Lopez has been a non-stop, one-man public relations firm for Orange Cove since the freeze hit. He has been on television, radio and in newspaper articles nearly every day.

Lopez said it’s all about helping his constituents.

“I’m just giving them hope,” Lopez said.

For now, that hope may be the slim thread holding together the town’s residents.

STRATHMORE

Strathmore is among the smallest of the Tulare County communities. Its residents number just over 2,500. A handful of businesses mark the two blocks that are downtown. The town’s only sit-down restaurant is the Dinky Diner. Ten days after the onslaught of the frigid temperatures, owner Carlos Guzman said his business was off 50%.

The diner’s remaining lifeline is just down the street, Strathmore Union High School. Students make the lunch hour a busy time. But when they return to campus, Guzman said his staff of three often goes several hours without seeing another customer.

Guzman said he hopes to stay open for a few more months, at least until school is out for the summer.

“I may have to lay off someone before then,” Guzman said.

At the high school, assistant principal Becky Haley said the students had not yet fully understood the severity of the freeze damage. Of the school’s enrollment of 400, she said 80% are Hispanic and nearly all of their parents work in agriculture.

Because the community and school are small, Haley said the staff has good relationships with students.

“When we see that a student is troubled, we take the time to talk with him,” Haley said.

Haley said she expects there will be students who will be distracted by the financial problems of their parents.

During a normal year, Haley said one of every five students at the beginning of the academic year is gone by the following spring. She said the families move to other harvests. In 1998, the last year a major hard freeze hit the valley, she said the dropout rate skyrocketed.

Ralph Johns owns Strathmore Auto Parts. He’s the only employee. The year after the December 1990 freeze, Johns said business fell off 50%. He’s hoping 2007 will be a little better.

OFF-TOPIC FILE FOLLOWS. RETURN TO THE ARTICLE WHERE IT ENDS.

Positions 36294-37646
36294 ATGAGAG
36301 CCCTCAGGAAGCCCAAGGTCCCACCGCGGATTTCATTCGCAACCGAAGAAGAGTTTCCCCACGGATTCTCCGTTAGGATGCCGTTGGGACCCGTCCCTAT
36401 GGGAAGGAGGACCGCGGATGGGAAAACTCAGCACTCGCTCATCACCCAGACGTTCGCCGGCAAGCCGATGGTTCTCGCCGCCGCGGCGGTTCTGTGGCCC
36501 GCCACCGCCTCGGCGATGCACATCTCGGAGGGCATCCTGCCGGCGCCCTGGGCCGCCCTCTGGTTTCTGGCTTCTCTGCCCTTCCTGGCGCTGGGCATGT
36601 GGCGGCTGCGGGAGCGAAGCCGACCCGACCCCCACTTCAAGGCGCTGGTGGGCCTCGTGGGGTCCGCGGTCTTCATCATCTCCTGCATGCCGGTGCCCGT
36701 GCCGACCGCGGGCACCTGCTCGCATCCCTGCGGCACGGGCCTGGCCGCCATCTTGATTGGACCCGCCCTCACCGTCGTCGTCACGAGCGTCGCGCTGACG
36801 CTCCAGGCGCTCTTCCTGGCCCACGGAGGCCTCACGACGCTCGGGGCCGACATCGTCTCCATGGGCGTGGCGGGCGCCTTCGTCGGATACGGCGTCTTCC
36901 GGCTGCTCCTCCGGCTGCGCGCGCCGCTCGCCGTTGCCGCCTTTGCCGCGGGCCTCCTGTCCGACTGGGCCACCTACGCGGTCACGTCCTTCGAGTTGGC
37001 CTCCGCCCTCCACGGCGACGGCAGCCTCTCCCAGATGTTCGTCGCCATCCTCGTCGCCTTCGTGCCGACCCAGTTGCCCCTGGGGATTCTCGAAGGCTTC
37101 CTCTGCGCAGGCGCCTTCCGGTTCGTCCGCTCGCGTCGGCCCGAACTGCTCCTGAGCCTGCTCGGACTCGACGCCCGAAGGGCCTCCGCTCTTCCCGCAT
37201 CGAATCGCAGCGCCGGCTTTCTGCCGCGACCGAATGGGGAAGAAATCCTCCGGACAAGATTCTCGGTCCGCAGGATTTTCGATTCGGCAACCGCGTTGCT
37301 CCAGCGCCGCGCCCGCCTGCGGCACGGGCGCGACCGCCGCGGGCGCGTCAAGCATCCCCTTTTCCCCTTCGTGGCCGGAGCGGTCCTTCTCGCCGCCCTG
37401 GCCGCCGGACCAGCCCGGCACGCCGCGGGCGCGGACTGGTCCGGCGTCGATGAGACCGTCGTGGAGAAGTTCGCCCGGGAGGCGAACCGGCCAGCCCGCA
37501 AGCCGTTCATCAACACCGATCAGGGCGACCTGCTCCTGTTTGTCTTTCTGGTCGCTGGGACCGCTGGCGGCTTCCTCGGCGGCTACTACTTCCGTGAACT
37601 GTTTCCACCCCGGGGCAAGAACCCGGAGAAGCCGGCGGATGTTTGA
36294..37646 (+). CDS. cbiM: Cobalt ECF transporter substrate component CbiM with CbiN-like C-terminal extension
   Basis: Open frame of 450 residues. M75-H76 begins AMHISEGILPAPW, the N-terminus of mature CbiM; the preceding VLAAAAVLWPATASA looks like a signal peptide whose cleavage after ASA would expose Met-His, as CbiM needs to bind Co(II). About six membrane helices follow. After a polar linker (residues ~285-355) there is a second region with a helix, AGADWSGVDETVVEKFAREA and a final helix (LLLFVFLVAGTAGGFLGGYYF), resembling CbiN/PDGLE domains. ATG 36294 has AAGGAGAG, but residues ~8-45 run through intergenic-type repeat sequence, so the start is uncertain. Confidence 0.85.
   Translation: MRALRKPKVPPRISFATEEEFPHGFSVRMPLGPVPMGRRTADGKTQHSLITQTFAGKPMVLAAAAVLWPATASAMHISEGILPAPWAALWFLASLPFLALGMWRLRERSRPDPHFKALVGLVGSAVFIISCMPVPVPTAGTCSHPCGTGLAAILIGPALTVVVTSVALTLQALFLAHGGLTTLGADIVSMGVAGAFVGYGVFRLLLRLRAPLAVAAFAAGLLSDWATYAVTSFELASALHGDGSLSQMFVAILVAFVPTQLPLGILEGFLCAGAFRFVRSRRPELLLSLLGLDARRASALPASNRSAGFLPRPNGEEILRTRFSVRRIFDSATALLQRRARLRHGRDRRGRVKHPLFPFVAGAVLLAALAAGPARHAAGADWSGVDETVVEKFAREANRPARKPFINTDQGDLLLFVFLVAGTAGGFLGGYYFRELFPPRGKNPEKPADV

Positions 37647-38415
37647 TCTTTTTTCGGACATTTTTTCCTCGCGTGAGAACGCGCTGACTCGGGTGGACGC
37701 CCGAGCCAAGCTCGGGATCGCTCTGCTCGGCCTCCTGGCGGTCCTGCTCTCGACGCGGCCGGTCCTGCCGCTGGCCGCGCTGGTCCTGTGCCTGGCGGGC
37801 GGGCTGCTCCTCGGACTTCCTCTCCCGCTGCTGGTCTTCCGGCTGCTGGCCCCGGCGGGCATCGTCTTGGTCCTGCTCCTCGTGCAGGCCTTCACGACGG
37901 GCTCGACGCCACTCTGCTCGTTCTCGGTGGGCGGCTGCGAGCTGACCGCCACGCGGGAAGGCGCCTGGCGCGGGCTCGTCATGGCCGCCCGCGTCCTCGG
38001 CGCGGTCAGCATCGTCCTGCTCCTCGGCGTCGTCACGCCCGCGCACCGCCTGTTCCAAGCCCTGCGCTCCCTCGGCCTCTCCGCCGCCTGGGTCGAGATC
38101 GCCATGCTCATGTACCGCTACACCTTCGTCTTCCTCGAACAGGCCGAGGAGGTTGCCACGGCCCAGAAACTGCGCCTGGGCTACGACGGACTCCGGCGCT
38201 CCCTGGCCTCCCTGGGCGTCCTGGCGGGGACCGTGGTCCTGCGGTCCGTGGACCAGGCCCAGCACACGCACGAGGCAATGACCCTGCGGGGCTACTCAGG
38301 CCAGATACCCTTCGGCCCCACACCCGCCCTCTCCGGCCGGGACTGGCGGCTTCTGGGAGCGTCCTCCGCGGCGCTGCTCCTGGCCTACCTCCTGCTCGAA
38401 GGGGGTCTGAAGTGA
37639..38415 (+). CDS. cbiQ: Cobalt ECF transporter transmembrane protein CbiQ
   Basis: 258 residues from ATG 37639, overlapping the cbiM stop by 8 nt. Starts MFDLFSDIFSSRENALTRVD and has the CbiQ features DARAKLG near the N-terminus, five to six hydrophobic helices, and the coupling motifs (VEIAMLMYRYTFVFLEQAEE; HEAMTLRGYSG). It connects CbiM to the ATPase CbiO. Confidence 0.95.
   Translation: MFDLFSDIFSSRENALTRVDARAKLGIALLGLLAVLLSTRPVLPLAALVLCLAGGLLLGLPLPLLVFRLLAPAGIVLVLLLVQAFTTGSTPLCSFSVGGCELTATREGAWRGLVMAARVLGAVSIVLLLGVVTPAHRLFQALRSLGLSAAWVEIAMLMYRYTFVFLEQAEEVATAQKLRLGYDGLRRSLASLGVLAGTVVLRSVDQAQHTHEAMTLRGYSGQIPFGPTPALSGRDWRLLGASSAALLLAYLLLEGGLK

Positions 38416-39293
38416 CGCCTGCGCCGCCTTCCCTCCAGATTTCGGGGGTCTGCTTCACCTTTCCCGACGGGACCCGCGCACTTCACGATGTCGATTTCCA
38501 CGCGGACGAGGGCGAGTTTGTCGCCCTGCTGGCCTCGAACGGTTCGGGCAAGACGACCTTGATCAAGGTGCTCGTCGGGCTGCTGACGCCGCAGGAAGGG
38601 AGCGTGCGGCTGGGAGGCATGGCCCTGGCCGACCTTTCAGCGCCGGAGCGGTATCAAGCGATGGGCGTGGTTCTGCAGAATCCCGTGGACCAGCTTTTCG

Johns said he expects the store’s March through November sales will decline 30%.

Johns quickly added, “But that figure may be a bit too optimistic.”

“When dollars are tight, the guy who changes his oil every 3,000 miles waits until at least 5,000 miles or more,” Johns said.

Johns said the freeze will force him to reduce his profit margin.

“If I normally make $10 on an item, I’ll cut it to $5 when that’s all the customer has,” Johns said.

If past freeze years are any indication, Johns said sales in his hardware section will increase while the feed-store section will drop off.

“When people are home all the time, things get broken or wear out more quickly,” Johns said, “so I’ll sell more faucets and so on.”

But feed sales will go down. Johns said people won’t be feeding 30 or 40 chickens any longer; they’ll be feeding five or six. The rest, he said, become meals.

Johns, who has been a resident and business owner in Strathmore for 25 years, said everything depends on whether the farm and packinghouse workers keep or find other jobs.

“Ninety percent of the people who live in and around Strathmore work in the citrus industry,” Johns said.

Agriculture drives more than 95% of his store’s revenues, Johns said. The only other major buyer is the school district, which he said accounts for less than 5% of sales.